This is, from a certain perspective, entirely logical. Video games (on this scale) are a business, and if you’re trying to get people to buy in, especially with a crossover/legacy title (predicated on “hey remember your favs?”), it makes sense that the suits at Intelligent Systems and Nintendo would “play the hits” so to speak and offer the proven favorites first and foremost. Who needs a character from the SNES era almost nobody knows when you could have another alt of the beloved Lyn from Blazing Blade, a pivotal character in the franchise’s history? It’s not an irrational decision.
But sometimes it feels like this method squanders prime opportunities. Warriors included Celica and Lyn as bonus characters, but missed other fan favorites with huge presences like Roy or Ike, who were arguably better known in the first place due to Smash Bros. TMS’ overall style, drenched in Jpop aesthetics and idol optimism, was off-putting for a lot of fans of a series focused on medieval European-style war. Heroes’ missteps are too much to detail here (without even getting into unrelated subjects like feature creep/power creep), but it can provide some truly jarring alternate versions of existing characters that feel built to appeal to the lowest common denominator (and I mean it is a gacha game, so that’s arguably the whole point).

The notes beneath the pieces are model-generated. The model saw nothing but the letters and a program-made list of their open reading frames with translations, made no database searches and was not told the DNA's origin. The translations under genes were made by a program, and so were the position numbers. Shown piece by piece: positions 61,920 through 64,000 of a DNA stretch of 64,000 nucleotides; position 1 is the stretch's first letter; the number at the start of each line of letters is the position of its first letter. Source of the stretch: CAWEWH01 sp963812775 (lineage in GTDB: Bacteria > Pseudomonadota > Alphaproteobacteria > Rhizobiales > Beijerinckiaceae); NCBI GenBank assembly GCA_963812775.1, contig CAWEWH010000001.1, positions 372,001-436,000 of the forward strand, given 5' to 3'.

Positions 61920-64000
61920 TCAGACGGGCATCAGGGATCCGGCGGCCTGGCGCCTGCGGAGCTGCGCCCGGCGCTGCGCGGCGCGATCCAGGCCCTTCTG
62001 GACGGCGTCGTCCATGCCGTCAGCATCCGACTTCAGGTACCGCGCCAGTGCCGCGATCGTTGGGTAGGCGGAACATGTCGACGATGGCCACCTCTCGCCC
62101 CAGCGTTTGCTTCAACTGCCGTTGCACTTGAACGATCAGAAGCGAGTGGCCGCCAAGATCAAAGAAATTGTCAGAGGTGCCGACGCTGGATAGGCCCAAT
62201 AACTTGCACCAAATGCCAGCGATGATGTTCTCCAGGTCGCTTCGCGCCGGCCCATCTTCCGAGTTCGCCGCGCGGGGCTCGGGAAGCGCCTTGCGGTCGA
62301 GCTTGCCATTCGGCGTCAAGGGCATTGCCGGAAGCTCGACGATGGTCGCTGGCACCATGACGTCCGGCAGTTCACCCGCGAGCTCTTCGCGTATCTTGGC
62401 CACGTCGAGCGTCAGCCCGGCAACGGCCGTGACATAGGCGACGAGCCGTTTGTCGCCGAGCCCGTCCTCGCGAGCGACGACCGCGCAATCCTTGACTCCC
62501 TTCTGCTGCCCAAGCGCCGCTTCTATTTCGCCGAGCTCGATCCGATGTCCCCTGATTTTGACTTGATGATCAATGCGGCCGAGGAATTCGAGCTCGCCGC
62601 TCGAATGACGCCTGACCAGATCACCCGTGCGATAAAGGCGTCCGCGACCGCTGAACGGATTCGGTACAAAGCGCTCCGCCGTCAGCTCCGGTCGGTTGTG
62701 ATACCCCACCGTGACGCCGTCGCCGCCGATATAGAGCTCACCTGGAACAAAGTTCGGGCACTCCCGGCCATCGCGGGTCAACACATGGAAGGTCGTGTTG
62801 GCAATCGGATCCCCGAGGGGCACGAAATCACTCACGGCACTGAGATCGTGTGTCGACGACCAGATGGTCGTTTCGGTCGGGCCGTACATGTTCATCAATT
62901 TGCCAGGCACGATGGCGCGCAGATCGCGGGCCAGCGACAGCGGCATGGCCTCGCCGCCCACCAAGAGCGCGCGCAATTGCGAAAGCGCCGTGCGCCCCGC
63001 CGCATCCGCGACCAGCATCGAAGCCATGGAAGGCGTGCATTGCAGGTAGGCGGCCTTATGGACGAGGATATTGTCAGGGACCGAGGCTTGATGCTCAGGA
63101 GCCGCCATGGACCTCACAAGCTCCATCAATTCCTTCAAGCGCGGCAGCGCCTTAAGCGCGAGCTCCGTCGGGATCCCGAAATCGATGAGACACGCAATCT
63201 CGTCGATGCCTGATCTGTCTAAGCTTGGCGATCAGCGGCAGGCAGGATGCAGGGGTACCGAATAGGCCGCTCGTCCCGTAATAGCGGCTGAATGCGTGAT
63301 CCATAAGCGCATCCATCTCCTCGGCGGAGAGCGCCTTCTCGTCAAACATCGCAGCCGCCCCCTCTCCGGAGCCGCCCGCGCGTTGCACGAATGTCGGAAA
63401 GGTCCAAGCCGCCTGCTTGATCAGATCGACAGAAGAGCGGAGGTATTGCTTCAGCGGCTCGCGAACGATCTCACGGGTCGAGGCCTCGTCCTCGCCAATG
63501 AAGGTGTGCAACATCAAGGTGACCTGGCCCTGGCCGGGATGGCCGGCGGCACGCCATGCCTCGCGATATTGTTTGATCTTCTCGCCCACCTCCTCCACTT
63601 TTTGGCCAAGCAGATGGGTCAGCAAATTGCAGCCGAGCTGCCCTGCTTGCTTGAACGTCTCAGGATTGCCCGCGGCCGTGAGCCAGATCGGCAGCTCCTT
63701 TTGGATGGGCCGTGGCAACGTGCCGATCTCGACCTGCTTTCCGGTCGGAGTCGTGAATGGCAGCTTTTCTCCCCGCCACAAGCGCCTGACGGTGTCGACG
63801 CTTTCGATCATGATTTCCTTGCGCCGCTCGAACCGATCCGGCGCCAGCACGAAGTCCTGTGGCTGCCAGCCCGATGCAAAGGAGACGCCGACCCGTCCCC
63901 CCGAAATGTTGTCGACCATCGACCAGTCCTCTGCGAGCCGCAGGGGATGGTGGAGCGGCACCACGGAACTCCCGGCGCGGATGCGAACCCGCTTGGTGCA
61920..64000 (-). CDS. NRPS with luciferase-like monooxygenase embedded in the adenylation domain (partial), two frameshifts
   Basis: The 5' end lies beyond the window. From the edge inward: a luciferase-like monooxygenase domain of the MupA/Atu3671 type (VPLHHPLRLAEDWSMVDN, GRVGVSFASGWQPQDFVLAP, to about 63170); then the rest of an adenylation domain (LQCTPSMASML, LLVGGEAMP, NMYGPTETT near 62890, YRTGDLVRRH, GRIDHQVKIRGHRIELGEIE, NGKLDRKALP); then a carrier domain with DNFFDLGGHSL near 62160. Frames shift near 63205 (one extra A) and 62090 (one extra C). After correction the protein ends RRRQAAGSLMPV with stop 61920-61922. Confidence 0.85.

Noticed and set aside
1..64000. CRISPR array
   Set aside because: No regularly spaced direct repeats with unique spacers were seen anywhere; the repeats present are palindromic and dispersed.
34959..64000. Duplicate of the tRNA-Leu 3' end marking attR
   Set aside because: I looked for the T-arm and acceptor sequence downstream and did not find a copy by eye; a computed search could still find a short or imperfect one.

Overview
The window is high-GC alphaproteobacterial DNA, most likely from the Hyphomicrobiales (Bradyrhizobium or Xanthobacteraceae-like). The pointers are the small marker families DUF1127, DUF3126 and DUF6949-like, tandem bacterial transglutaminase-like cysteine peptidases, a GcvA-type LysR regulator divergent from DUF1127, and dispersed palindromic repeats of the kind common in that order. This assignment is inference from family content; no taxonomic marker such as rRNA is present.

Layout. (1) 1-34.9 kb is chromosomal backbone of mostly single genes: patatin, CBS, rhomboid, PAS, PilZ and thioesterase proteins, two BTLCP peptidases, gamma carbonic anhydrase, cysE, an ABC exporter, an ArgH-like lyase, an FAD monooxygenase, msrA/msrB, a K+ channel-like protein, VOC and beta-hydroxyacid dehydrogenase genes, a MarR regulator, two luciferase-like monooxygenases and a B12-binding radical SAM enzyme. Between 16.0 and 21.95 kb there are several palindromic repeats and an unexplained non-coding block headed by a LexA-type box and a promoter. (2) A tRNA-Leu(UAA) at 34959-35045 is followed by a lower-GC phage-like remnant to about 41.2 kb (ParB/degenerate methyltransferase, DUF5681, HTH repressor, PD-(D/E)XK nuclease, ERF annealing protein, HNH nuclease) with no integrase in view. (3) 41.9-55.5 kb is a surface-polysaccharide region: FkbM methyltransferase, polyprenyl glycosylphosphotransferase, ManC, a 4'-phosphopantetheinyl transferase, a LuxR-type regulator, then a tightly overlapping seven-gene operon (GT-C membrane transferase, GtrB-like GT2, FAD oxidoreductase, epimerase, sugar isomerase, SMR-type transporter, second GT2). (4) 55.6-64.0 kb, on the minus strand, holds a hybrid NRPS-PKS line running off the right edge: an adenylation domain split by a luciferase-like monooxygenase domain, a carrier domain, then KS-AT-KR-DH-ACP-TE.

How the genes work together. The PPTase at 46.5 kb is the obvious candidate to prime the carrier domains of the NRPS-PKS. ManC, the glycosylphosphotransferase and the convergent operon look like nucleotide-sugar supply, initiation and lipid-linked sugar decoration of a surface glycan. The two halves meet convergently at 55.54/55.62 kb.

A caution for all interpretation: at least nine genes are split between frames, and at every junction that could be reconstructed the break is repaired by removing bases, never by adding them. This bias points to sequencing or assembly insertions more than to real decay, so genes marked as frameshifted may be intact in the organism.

All of this has been a thorn in the series’ celebrations of its past. But then we have Engage.
Rather than offer a dozen Awakening characters alongside one each from older titles, the distribution here is almost perfectly equal – one Lord per title, even from games with multiple (or in the case of Eirika/Ephraim, the ability to swap between them with the same ring). Each one has abilities lovingly considered and thoughtfully implemented, both honoring their original game and offering great power in this one. And while they certainly seem to have a great presence in the plot, there are other characters to get to know at the same time. It’s a way of venerating the past fairly while also pushing forward.
Though this wouldn’t be the first game in the series that honors its legacy properly. What was? Why, none other than Fire Emblem Awakening. While it confined a lot of its legacy content to Spotpass add-ons and DLC, as mentioned large swaths of the game were itself inspired directly from past entries – the children system of Genealogy of the Holy War, the World Map of Gaiden and The Sacred Stones, the lore tied directly to Shadow Dragon and Mystery of the Emblem… it was actually incredible in the way it honored the series to that point. Such irony that it then skewed perception of the series so heavily in its own direction.
Ultimately, we won’t know how Fire Emblem Engage engages with the rest of the series until it’s in our hands. But just from the information we already know, it looks to be the most egalitarian treatment of a vast franchise in a long time. As a longtime Fire Emblem fan who got into the rest of the series in large part because Awakening showed me bits and pieces from the past that interest me, I hope that Engage inspires a similar love in the new fans who find it.